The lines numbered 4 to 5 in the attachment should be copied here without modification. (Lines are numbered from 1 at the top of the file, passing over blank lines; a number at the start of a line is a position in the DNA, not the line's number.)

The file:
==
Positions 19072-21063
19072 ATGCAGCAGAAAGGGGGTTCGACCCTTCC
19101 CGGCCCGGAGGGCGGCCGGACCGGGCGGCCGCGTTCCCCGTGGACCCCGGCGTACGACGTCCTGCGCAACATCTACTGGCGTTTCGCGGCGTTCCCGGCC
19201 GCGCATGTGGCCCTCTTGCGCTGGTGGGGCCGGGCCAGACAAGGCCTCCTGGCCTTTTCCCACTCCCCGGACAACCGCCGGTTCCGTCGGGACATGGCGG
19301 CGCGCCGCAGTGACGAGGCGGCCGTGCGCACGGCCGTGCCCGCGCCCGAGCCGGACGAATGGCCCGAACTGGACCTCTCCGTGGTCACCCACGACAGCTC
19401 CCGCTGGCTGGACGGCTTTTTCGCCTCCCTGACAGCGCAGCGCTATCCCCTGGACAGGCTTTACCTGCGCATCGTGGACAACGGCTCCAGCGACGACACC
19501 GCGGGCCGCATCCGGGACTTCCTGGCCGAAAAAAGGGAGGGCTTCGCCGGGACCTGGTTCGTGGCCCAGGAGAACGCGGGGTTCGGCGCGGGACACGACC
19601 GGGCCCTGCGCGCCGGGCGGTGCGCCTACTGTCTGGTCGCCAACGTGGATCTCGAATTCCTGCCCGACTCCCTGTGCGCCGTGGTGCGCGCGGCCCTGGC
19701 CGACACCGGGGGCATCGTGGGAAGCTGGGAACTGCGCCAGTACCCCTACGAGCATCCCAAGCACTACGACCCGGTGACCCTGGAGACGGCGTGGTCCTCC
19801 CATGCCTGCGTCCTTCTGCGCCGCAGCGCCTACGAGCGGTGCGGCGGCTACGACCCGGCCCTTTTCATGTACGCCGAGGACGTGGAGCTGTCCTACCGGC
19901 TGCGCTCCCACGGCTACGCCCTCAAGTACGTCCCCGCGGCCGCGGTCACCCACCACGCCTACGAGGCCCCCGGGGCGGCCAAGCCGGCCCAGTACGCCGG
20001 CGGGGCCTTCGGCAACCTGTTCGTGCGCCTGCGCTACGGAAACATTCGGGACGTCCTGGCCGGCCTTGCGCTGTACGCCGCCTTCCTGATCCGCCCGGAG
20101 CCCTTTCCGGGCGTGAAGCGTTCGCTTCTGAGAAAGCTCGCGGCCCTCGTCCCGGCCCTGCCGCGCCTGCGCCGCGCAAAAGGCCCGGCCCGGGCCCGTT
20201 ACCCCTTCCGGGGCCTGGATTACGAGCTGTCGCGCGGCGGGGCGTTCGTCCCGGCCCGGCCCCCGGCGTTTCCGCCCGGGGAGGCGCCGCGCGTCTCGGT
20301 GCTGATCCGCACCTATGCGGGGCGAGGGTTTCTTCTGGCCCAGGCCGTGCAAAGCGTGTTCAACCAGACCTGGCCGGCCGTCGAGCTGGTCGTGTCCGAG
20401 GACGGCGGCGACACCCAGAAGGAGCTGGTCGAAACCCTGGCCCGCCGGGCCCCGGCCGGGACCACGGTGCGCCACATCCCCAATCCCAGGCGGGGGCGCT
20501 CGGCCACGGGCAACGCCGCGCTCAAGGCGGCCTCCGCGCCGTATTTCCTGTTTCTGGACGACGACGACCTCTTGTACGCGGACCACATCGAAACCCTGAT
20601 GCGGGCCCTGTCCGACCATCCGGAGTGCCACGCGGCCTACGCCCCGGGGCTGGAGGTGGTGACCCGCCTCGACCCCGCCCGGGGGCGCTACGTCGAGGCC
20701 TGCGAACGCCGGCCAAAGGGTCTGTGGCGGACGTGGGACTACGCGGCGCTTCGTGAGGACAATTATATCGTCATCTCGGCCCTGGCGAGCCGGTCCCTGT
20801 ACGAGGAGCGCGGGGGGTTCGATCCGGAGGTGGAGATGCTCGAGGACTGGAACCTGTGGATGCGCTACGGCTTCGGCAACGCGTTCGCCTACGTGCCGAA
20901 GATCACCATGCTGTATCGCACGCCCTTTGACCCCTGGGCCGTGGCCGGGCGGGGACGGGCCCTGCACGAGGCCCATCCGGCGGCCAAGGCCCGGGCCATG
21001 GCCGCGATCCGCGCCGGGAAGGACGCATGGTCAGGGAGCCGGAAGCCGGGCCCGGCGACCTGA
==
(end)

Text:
19201 GCGCATGTGGCCCTCTTGCGCTGGTGGGGCCGGGCCAGACAAGGCCTCCTGGCCTTTTCCCACTCCCCGGACAACCGCCGGTTCCGTCGGGACATGGCGG
19301 CGCGCCGCAGTGACGAGGCGGCCGTGCGCACGGCCGTGCCCGCGCCCGAGCCGGACGAATGGCCCGAACTGGACCTCTCCGTGGTCACCCACGACAGCTC